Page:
In "The Snows of Kilimanjaro," how do the alternating points of view of the story, such as the flashbacks towards the past, affect the reader’s understanding of Harry’s character?

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The story begins in the present day in Africa. Harry and Helen are on a safari. Harry is dying. His flashbacks are written in italics. They could be daydreams, but given his physical condition, they might be dreams as he's going in and out of consciousness. In addition to the present-day dialogue and the flashbacks, the third-person narrator adds commentary about Harry's thoughts.

Harry is distraught because he is dying and feels he has wasted his life. The flashbacks and commentary from the narrator reveal his biggest regrets. From the narrator, we learn that Harry does not love Helen. He had been a successful writer earlier in life. When he partnered with Helen, a major factor was her money. Harry blames her for giving him a cushy lifestyle, thus destroying his edge and his passion for writing. It is implied that this is not the first time Harry has used a woman in this way. In fact, using women for their money became his career when he could no longer write: "And he had chosen to make his living with something else instead of a pen or a pencil."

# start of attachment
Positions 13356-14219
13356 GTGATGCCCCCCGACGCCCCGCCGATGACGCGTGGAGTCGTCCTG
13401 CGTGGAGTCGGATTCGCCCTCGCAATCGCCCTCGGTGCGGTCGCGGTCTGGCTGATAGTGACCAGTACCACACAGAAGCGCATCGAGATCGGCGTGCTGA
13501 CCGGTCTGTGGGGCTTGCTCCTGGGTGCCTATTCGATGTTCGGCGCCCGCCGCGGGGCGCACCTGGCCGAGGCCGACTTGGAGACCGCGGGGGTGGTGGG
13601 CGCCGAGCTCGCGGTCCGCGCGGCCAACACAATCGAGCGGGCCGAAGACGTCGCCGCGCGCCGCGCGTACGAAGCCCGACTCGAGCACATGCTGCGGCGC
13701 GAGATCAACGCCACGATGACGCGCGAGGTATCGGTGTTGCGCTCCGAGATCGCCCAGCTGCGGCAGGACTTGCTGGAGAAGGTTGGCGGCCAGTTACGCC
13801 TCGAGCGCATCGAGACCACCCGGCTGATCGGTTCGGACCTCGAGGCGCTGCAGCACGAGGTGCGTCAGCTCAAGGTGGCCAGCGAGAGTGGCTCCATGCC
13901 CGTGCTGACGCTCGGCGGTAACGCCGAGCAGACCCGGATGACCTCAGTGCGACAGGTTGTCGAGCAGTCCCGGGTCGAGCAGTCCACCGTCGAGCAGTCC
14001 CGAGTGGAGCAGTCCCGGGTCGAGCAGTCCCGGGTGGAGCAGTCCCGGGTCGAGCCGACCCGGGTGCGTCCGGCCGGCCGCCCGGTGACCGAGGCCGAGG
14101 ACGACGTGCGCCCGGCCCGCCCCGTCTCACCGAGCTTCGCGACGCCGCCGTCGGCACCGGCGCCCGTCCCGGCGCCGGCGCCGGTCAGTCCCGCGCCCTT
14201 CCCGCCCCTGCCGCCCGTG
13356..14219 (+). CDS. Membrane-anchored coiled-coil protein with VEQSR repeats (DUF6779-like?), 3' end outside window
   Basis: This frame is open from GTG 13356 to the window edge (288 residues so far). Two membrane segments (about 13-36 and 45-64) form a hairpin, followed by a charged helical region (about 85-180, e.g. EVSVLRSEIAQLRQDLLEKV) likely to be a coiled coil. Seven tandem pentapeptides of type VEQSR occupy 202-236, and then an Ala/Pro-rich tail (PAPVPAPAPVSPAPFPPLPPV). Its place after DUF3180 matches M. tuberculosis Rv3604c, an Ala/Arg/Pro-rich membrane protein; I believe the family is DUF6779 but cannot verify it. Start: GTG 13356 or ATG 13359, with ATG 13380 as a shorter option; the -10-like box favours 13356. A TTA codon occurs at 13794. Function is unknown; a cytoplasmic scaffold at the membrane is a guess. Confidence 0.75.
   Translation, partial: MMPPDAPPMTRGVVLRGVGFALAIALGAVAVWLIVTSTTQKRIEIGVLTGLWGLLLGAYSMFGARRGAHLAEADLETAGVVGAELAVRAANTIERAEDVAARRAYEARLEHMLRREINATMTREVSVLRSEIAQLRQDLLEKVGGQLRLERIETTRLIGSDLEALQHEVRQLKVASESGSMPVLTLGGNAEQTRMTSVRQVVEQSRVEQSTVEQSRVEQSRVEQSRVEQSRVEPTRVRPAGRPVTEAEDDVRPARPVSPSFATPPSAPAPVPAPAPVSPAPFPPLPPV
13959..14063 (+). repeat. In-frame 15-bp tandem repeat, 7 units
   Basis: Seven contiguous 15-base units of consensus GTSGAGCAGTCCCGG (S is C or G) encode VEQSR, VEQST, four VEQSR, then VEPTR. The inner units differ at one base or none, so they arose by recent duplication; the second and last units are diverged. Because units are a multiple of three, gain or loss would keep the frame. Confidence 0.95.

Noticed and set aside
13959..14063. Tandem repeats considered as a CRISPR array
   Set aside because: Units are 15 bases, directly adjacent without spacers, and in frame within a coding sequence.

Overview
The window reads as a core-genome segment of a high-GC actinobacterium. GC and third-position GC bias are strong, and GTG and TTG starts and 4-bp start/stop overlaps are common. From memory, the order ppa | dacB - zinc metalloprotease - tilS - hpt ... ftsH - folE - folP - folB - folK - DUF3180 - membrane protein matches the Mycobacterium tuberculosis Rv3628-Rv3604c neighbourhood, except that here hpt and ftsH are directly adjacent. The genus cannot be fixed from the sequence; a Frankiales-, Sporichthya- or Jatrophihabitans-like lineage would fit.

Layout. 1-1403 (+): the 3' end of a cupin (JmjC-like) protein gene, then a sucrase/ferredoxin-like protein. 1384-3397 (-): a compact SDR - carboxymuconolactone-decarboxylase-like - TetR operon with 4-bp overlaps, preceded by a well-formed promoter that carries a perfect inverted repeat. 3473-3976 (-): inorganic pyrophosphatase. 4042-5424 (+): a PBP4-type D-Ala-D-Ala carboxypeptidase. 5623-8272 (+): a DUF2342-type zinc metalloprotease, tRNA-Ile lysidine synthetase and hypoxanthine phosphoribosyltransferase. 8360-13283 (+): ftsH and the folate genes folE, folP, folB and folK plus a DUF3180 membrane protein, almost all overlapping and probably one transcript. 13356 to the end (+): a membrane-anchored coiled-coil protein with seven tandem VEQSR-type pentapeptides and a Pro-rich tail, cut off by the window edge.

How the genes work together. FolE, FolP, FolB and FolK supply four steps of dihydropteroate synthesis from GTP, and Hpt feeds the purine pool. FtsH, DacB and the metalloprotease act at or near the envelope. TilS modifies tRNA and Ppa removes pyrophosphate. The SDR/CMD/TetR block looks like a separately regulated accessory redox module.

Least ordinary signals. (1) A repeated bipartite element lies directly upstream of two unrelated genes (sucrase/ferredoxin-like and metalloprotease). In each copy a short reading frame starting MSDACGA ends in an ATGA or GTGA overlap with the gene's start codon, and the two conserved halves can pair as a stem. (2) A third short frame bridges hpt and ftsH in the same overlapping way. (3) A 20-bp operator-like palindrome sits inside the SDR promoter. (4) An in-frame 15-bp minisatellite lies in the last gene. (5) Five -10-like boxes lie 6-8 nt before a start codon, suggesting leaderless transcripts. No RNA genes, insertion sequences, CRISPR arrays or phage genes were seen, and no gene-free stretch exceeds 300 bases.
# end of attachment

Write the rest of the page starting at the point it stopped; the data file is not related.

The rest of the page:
In other words, Harry had sold out long ago. Harry is full of regrets about what he did not get to write: namely, his time traveling in Europe and hunting. (We get all of this from the flashbacks and from the narrator.) And as he's dying, he is taking these frustrations out on Helen.

Henry's angst centers on his regret that he did not write enough. This is from a flashback where he's reminiscing about traveling in Europe and his quarrels with women from his life.

There was so much to write. He had seen the world change; not just the events; although he had seen many of them and had watched the people, but he had seen the subtler change and he could remember how the people were at different times. He had been in it. and he had watched it and it was his duty to write of it; but now he never would.

With only the present-day dialogue, the reader gets the sense of a frustrated, dying man who hates his wife. The flashbacks give the reader the source of his real frustration: that he sacrificed his career for an easy lifestyle with rich women.

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